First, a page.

A new single was recorded and released late in ‘77, ‘Stay (While The Night Is Young)’ reached #11. By 1978 Ol’55 were reduced to a five piece featuring Jones, Drummond, Manzie sharing the vocal duties. Ol’ 55 also tried their hand at a more contemporary power pop sound on their next single ‘Feels Like A Summer’s Night’ (#23). The next album ‘Cruisin’ For A Bruisin’ was released late in ‘78 but was lost in the rush of the burgeoning disco and punk movements. Ol’ 55 did break into the top 40 with the single ‘Ruby’ (#36) but for the remainder of ‘79 the band’s profile waned.

Soon after a major split occurred between the remaining original members. Bassist and main song-writer Jim Manzie was keen to continue the band’s new power-pop direction, whilst guitarists Jones and Drummond wanted to return to the bands original retro-rock style. Pat Drummond and Rockpile Jones left and took with them the name Ol’ 55. They recruited new players (including original drummer Geoff Plummer) and signed a new recording deal with RCA. 1980 saw this ‘new’ Ol’ 55 release a cover version of the Lou Christie classic ‘Two Faces Have I’ (US#6 1963), the song climbing as high as #15 mid-year. But it would be the last hurrah on the charts for Ol’ 55, the ongoing attempt to keep the flame alive on rock ‘n’ roll classics being snuffed out by the surge of new wave acts.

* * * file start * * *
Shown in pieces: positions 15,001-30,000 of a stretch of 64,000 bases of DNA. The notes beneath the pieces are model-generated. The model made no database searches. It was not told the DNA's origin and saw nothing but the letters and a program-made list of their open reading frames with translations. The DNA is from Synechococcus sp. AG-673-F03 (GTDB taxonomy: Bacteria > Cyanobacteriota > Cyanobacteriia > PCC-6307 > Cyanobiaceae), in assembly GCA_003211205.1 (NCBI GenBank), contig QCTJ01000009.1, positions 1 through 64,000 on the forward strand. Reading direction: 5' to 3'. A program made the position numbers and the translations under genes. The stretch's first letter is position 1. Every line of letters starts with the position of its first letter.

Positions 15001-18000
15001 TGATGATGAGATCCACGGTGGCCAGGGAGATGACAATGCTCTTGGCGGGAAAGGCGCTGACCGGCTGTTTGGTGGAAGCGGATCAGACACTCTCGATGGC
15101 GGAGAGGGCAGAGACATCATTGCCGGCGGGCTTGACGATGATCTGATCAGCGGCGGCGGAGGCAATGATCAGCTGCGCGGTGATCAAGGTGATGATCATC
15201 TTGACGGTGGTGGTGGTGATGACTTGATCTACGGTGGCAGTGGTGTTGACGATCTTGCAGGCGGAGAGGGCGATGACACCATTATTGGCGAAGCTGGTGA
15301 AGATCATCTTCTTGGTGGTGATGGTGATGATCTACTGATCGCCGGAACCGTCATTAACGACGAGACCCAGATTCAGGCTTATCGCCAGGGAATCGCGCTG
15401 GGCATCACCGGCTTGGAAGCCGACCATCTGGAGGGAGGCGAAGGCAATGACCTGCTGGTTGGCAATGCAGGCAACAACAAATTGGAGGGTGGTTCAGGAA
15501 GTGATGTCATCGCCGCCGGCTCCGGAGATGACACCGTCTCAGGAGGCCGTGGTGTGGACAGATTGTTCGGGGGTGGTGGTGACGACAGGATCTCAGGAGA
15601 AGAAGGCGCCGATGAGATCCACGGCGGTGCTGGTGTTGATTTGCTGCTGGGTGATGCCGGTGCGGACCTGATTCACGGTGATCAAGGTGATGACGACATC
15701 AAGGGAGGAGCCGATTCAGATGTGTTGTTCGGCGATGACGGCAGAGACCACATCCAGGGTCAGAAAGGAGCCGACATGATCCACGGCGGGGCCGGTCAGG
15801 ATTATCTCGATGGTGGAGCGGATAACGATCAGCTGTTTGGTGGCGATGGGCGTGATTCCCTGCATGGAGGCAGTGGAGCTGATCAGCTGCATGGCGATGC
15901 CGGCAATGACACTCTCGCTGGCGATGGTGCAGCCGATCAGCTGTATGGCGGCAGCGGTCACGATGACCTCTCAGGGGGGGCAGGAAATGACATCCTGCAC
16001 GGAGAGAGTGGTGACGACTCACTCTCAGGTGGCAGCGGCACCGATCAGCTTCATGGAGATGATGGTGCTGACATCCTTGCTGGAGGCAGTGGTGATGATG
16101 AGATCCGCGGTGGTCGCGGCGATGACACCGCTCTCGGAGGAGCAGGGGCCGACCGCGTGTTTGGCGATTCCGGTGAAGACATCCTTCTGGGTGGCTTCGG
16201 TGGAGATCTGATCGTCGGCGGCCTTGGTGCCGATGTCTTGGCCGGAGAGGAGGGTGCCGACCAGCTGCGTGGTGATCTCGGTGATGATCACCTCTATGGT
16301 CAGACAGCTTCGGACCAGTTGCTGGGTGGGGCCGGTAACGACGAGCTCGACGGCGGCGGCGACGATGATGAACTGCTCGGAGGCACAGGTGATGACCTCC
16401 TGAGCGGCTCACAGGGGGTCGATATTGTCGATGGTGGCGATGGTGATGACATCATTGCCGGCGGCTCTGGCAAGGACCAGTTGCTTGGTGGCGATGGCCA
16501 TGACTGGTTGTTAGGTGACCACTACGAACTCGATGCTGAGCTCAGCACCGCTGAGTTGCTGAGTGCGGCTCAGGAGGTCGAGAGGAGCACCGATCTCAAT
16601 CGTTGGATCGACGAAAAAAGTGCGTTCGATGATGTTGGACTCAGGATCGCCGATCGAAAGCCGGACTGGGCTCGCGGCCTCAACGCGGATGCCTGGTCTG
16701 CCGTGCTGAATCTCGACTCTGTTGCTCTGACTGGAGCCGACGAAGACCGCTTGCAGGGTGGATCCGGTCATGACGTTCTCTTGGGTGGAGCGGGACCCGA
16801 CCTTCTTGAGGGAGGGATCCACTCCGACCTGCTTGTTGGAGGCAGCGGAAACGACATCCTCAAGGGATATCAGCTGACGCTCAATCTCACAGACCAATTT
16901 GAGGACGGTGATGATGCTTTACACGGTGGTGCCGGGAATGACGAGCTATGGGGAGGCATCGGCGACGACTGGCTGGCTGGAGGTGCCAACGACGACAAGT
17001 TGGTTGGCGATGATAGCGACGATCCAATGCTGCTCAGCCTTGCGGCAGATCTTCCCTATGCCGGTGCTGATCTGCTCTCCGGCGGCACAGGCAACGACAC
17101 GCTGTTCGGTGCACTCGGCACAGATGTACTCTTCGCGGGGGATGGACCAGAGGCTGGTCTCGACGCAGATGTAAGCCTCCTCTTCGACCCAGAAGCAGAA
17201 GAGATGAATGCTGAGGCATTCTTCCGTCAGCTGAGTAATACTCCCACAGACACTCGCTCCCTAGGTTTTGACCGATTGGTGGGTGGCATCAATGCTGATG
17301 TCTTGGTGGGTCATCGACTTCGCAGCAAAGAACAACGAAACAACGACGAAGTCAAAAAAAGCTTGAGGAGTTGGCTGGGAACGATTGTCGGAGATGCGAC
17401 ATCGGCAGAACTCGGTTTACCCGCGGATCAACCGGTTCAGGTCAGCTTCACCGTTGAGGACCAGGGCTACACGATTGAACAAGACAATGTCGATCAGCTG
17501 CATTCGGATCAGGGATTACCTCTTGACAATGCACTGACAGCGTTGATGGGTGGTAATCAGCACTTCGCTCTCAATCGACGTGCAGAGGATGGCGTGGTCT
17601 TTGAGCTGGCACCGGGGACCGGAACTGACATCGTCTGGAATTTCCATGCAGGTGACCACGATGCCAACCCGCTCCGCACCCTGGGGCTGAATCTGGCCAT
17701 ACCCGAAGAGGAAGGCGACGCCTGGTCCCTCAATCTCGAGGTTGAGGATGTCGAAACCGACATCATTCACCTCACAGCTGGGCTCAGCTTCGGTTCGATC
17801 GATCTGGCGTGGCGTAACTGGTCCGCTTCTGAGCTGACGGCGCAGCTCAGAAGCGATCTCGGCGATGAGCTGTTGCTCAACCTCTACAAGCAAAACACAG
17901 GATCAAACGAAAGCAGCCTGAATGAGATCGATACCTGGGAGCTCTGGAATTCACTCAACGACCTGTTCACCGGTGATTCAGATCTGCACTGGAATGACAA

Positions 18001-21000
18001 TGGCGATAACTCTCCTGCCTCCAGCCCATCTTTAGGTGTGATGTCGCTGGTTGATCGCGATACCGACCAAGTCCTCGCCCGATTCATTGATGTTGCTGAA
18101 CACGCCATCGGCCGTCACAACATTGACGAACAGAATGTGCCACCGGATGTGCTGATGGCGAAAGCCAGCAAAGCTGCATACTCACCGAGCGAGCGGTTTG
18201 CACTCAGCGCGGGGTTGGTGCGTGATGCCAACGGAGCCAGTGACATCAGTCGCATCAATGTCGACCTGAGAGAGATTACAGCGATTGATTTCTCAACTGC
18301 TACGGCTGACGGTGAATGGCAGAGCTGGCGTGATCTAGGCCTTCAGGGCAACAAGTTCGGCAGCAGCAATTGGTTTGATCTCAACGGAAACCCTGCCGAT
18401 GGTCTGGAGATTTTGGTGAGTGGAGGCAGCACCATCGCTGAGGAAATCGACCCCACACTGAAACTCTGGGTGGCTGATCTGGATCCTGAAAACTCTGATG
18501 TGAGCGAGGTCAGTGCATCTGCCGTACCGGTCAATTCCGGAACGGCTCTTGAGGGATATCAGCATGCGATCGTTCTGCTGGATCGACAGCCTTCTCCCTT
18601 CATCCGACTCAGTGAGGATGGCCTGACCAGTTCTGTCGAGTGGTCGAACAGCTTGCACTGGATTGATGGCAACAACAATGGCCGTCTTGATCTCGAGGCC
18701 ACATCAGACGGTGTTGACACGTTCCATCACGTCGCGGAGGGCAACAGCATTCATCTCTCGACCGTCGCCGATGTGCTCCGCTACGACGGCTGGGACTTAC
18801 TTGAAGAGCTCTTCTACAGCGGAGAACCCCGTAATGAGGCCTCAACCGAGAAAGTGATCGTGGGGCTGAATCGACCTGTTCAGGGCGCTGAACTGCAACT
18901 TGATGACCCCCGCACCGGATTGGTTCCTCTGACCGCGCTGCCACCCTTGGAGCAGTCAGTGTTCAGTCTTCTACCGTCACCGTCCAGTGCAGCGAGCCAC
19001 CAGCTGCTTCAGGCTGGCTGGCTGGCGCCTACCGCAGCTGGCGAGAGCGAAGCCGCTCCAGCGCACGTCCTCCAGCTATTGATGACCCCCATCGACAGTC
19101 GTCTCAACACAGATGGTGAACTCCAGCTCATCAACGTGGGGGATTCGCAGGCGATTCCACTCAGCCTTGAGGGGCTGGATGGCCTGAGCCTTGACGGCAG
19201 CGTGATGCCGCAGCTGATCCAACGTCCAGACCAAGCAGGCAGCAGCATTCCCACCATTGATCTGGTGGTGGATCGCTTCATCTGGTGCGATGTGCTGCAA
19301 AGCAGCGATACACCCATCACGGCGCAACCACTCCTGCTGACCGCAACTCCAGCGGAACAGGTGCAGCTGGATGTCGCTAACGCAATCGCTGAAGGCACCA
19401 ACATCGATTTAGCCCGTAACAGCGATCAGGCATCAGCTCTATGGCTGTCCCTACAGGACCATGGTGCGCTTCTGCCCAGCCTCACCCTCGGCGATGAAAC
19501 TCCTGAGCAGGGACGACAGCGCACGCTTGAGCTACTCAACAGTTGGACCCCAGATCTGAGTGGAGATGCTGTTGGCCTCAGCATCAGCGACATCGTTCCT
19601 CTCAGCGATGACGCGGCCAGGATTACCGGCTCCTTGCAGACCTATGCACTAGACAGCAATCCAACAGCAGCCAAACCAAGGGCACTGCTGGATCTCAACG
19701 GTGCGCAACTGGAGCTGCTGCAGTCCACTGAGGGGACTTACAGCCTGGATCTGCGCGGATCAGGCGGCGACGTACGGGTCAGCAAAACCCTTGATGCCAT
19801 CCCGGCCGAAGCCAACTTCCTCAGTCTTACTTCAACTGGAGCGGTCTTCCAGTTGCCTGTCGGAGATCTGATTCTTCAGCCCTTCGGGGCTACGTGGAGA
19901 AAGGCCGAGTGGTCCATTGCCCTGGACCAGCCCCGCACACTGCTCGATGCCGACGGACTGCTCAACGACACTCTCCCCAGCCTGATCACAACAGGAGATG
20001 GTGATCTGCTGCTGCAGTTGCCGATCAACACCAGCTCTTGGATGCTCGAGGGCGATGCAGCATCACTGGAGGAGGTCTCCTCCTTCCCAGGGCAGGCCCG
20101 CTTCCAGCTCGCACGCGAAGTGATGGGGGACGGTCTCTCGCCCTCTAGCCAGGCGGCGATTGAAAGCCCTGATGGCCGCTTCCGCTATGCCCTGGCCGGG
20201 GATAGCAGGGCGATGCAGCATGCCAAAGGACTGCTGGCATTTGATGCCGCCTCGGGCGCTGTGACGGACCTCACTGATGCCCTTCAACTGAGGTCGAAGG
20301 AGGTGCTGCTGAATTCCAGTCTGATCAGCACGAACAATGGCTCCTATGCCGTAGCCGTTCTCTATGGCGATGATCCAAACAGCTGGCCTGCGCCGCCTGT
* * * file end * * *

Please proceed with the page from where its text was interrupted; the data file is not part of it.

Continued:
Manzie and Peterkin had gone on to form power-pop outfit The Breakers which folded within a year, after which time Manzie went on to be a producer. Ol’ 55 has been reunited several times over the years with various lineups and under various monikers, none of which were substantive. Wilbur Wilde went on to a career in television, whilst Frankie J. Holden has established a successful acting career.